Leslie Scrase Celebrates Retirement in ‘It’s Another World’ (published by The Book Guild Limited of Lewes, East Sussex – £16.95)
We have enjoyed thinly-disguised autobiographical accounts of his schooldays and his time in the Royal Navy (A Prized Pupil and A Reluctant Seaman) reviewed in the last Shebbearian and on the OSA Website. Now author Leslie Scrase turns to retirement as the subject for his 13th book. Slippers, pipe, hot chocolate and early nights? Not for one moment! Old Shebbearians, national serviceman, Methodist minister and atheist in turn, owner of a car hire business when he chauffeured the rich and famous, he celebrates the move from suburban Surrey to rural west Dorset with joy and humour in It’s Another World.
LS is a natural story teller. And from one story come others in glorious twists and turns. We are lured happily into another world. Fairies, leprechauns, giants and witches appear and we accept them totally.
Fortunately, devoted wife Wend and dog Becky keep some order and perspective in Leslie’s life. But Becky can talk quite sensibly. Well, tell me a dog that can’t?
We get some clues to the author’s past. There’s wise Joe, who lives in an old, old farmhouse and owns the neighbouring land. He went to boarding school and ‘that’s where Joe and I met.”
Occasionally, Joe drops into the vernacular of all our West Country childhoods: “You must be maised boy, proper maised.”
Leslie and Wendy drive to North Devon to get an aneroid barometer repaired in Merton “a small village right in the middle of nowhere between Okehampton and Great Torrington”.
“I used to know that part of North Devon quite well. I did a lot of my growing up down there,” he explains.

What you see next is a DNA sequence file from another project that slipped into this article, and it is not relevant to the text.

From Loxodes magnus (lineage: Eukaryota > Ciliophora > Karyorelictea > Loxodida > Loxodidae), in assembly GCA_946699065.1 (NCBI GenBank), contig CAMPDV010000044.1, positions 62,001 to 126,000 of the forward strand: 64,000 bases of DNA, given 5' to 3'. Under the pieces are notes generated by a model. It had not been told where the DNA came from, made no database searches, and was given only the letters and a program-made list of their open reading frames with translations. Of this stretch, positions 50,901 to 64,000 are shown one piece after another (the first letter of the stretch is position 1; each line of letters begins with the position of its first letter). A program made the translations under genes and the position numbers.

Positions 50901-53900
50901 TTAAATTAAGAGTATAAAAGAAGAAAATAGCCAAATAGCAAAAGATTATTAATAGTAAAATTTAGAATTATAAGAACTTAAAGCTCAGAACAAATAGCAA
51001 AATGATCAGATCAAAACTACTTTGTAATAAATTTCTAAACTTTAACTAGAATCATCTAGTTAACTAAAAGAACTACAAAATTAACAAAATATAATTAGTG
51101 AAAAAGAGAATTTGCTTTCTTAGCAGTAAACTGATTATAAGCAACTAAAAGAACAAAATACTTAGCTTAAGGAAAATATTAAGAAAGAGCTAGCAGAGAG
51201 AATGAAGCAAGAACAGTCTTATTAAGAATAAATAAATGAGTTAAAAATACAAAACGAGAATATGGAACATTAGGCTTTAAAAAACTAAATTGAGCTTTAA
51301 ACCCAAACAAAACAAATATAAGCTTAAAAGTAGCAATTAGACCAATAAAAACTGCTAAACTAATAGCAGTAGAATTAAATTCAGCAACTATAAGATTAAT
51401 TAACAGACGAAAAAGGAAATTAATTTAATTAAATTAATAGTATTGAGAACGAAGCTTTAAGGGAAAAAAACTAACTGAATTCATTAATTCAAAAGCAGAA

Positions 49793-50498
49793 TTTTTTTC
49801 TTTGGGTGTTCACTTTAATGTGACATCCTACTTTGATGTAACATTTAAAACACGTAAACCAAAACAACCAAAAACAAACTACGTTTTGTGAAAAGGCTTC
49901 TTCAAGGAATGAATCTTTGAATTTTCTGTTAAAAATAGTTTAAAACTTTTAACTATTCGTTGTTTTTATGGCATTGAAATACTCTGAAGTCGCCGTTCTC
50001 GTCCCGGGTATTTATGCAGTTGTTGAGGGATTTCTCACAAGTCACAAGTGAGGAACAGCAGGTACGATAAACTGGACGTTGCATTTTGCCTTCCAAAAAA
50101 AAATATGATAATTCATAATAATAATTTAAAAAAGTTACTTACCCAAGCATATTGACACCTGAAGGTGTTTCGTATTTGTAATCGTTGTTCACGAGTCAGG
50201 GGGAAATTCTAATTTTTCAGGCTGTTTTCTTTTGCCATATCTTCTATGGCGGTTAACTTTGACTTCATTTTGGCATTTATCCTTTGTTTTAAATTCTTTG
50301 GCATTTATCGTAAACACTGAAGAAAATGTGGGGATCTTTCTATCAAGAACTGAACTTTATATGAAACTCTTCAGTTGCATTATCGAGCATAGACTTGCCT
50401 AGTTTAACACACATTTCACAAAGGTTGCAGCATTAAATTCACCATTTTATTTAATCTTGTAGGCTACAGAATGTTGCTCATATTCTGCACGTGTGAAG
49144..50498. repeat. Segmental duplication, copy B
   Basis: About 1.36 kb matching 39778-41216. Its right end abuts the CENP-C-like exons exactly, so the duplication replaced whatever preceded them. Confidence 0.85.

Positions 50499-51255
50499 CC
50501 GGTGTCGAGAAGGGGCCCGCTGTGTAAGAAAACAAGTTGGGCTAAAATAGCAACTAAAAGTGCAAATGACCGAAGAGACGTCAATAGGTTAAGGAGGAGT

He tells why he is teetotal. “Funnily enough, I left religion behind and stopped going to chapel altogether, but I never acquired a taste for alcohol. And later with drink-drive laws coming in, there didn’t seem any point.”
He objects not one bit to Wendy sipping the occasional brandy. “I must say I like the way it affects her sometimes.”
Wartime at Shebbear left him with an everlasting liking for plain food. “I like proper English food with no frills and none of that modern rubbish of plastering everything in herbs and spoiling the pure taste of good meat and vegetable.”
Back again to the war years: “I served with the Home Guard when I was a Scout. I was a runner or messenger for them.”
He touches on religion, declaring: “Preachers were never very good at inspiring people with visions of heaven so they tried to terrify them into virtue.”
A beautifully written and amusing book in which the author sees every new day as a fresh challenge and an opportunity to experience something new. And he never misses the chance to give the reader a little history lesson.
It is truly a celebration of what fun life can be when the shackles of earning a living have been removed!